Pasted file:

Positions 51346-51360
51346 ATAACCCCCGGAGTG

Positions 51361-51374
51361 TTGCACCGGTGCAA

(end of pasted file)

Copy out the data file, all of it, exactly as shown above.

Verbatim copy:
Positions 51346-51360
51346 ATAACCCCCGGAGTG

Positions 51361-51374
51361 TTGCACCGGTGCAA